Firefighter Michael Robinson displays his HeatSeeker invention on a Rural Metro truck
The rehab mist cap fits onto any water discharge pipe on the fire truck, fire hose, fire hydrant or portable units
The HeatSeeker cools off firefighters, who wear heavy protective gear into a fire
An East Tennessee firefighter has designed a new device to help his colleagues stay safe on the job. Now, his invention is grabbing the attention of fire departments across the country.
"We're so hot, we just pretty much cook inside," said Rural Metro reserve firefighter Michael Robinson Sr. about the heavy protective gear firefighters must wear. "When we come out of a fire environment, our number one priority is to cool off."
While fighting a house
fire and brush fire in Heiskell last fall, one of Robinson's firefighter colleagues collapsed from heat exhaustion.
He recovered, and the incident inspired Robinson to begin researching rehab techniques.
"I never really knew how important rehab really was until I started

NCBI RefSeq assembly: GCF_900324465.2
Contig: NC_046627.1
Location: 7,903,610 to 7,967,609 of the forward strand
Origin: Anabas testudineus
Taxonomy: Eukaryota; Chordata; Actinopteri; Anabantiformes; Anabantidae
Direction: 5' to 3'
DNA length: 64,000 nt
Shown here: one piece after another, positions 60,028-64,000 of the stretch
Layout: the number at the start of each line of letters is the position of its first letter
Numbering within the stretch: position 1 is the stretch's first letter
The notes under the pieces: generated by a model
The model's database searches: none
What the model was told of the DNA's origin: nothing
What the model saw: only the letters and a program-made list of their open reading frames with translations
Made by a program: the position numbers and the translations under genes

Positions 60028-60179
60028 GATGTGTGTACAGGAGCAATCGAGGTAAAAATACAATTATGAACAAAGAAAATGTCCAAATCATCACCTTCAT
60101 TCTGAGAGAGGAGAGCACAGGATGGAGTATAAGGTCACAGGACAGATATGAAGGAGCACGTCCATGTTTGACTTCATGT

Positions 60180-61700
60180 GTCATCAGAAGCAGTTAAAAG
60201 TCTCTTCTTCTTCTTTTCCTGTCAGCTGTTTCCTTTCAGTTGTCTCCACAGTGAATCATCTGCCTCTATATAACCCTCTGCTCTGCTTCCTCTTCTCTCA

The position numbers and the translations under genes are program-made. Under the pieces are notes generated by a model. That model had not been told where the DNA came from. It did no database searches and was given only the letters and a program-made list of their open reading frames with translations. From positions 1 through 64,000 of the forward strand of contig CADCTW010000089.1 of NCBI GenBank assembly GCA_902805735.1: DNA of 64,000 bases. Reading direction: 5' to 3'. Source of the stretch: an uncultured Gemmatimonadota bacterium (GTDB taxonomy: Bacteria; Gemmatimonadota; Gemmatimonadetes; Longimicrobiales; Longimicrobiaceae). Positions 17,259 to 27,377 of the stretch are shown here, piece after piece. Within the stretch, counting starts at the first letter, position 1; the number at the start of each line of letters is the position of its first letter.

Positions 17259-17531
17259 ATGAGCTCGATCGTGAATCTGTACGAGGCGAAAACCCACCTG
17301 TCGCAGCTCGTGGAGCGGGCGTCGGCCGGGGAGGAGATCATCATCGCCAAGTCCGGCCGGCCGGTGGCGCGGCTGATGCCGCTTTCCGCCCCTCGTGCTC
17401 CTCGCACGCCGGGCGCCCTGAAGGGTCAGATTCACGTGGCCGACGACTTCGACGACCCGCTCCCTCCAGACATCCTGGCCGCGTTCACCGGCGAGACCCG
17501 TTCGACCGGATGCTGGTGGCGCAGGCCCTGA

researching, and how many firefighters had paid the ultimate price for
this heat issue."
With his research, he created a device called the "HeatSeeker," a rehab mist cap that fits onto any water discharge pipe on a fire truck, hose, hydrant, or portable unit.
Robinson compares the mist to the type seen in the produce section of a grocery store. It can lower the surrounding air temperature and cool firefighters' body temperatures.
"We need to cool our core temperatures down in order for us to go back in the fire environment and perform our duties to the best of our abilities," he said.
Now, his invention is getting national attention. Two different industry magazines have published information about the HeatSeeker, and the device will also be featured in Popular Science magazine's June issue as one of 2012's best inventions.
Since Robinson patented his invention in October 2011, he has sold nearly 50 mist caps to fire departments from Alaska to New Mexico. He has donated caps to Rural/Metro Fire Department, Knoxville Fire Department, Karns Volunteer Fire Department, Andersonville Volunteer Fire Department and even New York City Fire Department.
A portion of every Heatseeker unit goes to the National Fallen Firefighters Foundation, breast cancer research, First Descents and the Terry Farrell Firefighters Fund.